For those of you who live in urban conurbations, your concept of a Parish Council is possibly associated with the TV series “The Vicar of Dibley”. Funny really, because the Vicar usually works with a Parochial Church Council, a very different animal indeed. But 30% of England’s population is covered by Parish Councils which, for the most part, operate under the radar of political activists…

I moved out of London more than a decade ago but hadn’t been here for very long before a vacancy arose on the Parish Council and, well, …

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My experiences of being a woman Councillor of colour

I am very proud to say that I was elected as a Liberal Democrat councillor in 2017 to serve the residents of Cyncoed and Lakeside at Cardiff County Council. Cardiff, capital city of Wales, is very cosmopolitan, a city that celebrates its diversity, but still fails to represent its population in the make-up of the council chamber and the workforce within the council.

I had stood in local elections before in a different area and did notice the ballot papers that came in with crosses next to my ward colleague names and not mine and still this time same occurred on some ballot papers, but luckily I secured just enough votes to become the third and last candidate to be elected. When you see such ballots, many questions and answers come to your mind, why did they not vote me? They don’t know me personally so is it my name, the origin of the name, my faith or the colour of my skin that they considered more than anything I had to offer?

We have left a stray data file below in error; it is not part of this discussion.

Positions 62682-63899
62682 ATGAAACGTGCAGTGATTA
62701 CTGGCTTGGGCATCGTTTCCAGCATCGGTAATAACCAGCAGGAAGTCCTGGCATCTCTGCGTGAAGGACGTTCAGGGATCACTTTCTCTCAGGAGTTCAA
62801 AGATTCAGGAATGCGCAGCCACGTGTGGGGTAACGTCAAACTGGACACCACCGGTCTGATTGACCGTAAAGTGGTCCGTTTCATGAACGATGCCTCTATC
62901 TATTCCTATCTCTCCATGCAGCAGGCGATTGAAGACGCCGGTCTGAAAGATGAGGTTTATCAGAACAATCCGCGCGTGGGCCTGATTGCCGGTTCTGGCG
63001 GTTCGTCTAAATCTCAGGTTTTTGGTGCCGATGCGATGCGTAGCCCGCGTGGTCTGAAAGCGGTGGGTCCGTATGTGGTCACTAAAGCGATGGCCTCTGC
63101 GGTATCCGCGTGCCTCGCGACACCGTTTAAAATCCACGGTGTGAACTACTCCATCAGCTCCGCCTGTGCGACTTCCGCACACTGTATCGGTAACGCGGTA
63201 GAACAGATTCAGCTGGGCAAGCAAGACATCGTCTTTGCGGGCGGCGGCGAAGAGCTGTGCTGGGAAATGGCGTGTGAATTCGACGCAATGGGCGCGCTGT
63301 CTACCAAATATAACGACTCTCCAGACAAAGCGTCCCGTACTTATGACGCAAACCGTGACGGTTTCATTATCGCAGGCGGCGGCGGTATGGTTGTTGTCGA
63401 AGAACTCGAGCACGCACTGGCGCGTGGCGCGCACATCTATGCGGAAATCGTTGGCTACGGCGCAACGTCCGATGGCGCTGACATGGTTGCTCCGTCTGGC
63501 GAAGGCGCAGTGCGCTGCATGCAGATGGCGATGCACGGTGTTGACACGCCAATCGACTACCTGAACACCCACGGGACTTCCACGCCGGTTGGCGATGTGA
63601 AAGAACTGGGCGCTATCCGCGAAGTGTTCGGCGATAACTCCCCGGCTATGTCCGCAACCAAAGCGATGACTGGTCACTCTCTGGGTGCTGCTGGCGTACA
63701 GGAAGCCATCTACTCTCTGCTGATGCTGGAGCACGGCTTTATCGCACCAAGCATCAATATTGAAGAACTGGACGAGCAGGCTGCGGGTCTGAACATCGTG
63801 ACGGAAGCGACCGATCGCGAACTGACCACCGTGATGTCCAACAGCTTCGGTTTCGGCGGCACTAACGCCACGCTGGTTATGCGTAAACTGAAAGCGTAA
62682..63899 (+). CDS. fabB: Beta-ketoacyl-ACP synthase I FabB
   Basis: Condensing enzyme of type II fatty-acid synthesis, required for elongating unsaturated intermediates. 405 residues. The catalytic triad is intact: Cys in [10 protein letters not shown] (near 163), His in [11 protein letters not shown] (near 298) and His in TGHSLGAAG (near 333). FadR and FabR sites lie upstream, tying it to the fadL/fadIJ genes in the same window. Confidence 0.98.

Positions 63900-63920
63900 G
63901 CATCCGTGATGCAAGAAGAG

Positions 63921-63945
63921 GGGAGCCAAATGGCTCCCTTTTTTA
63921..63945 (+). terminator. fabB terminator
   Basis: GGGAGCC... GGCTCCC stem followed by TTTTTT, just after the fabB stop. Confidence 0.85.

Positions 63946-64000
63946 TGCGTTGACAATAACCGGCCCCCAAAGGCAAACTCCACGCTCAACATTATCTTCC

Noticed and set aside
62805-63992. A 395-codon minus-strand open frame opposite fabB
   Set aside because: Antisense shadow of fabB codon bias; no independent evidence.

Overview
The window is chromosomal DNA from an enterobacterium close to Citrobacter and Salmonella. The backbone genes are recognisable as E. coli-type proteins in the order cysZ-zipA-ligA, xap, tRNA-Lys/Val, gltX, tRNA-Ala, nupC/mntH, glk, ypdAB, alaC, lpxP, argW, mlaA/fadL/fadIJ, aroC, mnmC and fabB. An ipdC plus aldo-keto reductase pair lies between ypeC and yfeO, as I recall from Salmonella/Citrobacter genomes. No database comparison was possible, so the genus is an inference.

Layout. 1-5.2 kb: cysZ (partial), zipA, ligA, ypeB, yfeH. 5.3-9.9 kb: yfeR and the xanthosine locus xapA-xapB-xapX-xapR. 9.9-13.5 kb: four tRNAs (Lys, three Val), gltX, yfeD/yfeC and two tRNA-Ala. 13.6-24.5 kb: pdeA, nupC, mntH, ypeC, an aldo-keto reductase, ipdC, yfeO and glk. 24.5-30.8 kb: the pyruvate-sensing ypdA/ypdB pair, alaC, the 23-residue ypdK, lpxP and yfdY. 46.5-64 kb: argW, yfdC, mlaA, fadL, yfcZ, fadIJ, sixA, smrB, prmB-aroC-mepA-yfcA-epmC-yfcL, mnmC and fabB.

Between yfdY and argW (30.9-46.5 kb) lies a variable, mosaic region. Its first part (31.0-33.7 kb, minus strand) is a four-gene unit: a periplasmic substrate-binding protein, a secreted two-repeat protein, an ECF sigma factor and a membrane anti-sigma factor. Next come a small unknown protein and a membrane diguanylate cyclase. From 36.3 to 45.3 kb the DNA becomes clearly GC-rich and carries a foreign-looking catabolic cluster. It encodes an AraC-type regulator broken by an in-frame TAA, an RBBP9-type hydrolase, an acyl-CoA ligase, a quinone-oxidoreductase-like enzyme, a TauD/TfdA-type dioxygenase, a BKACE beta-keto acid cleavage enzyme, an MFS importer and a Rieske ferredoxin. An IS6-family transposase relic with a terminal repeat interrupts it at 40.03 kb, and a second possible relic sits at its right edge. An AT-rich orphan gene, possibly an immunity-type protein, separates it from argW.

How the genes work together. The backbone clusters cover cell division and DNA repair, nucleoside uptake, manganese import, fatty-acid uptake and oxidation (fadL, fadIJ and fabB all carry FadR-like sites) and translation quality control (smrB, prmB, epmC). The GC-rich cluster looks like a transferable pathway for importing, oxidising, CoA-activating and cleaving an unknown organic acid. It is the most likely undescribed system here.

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Over 100 East Midlands Councillors sign letter calling for halt to Unitary Council plans

Over 100 Liberal Democrat councillors from across the East Midlands have signed a letter to the Secretary of State for Local Government, Robert Jenrick MP, calling for a halt to controversial Government plans to abolish Borough and District Councils across the region and replace them with larger Unitary authorities.